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May 14, 2008


Willie Lowman

Larry, Great article. Water is becoming a scarce commodity everywhere in the world and we will have to pay the price. Even those previously pristine areas of the world where you could drink straight out of lakes and streams are disappearing with all the pollution we have produced. Life as we know it will die without potable water. One untried solution is to proactively and quickly mutate all life forms on earth, including humans, to adapt to consuming polluted water. The sciences that brought us plastics, radioactivity and disposable diapers will save our bacon. Hooray for science.

Nick Higgs

We can take a leaf out of Bermuda's book (scroll down http://www.bermuda-online.org/architecture.htm). By law 80% of water that falls on a roof in Bermuda must be collected in tanks. Water is strictly regulated although they also rely mainly on freshwater lenses. I remember growing up in the family islands without piped water and only living off of rainwater that we collected.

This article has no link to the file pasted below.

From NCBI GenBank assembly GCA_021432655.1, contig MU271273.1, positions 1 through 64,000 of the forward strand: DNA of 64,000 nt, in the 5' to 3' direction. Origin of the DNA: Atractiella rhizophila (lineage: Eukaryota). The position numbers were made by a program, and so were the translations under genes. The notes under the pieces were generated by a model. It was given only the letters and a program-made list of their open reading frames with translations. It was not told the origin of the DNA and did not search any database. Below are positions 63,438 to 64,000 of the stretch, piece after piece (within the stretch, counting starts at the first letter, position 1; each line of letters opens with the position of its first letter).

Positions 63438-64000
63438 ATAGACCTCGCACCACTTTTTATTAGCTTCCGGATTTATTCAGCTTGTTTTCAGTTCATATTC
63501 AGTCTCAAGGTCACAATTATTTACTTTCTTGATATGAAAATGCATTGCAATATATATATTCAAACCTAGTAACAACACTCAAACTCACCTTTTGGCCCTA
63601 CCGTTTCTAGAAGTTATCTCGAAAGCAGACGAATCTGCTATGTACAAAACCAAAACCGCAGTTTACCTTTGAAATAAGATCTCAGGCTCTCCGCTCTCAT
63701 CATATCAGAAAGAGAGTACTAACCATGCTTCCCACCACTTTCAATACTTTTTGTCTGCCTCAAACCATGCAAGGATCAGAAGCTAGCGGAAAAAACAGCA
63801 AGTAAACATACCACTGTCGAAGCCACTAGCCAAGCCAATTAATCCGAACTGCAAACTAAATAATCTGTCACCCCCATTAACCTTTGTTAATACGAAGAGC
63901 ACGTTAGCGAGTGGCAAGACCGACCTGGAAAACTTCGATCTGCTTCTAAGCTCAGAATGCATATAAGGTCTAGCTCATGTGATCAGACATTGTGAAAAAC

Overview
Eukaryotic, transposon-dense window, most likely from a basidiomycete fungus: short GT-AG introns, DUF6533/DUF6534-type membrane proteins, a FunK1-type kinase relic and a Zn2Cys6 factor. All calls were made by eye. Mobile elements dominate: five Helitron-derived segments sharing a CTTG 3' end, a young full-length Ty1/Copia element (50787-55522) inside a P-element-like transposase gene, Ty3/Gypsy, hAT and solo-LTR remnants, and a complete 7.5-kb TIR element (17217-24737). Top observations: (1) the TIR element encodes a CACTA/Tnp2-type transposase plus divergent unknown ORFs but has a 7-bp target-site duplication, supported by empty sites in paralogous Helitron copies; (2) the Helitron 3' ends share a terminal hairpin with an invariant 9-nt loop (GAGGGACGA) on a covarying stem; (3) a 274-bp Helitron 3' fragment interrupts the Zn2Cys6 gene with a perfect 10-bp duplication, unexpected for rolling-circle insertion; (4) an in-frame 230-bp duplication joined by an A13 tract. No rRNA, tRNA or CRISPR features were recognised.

larry smith

Yes, I left out a discussion on rainwater catchment because the article was already too long and experts say it is no real solution.

Back in the day, we used a lot less water and had no option, so rainwater tanks were a big help.

They can still be useful today (for flushing purposes), but the high cost of storage and the fact that the water is not considered potable (because of toxic roofing materials) make them ineffective as a solution for current and future water consumption.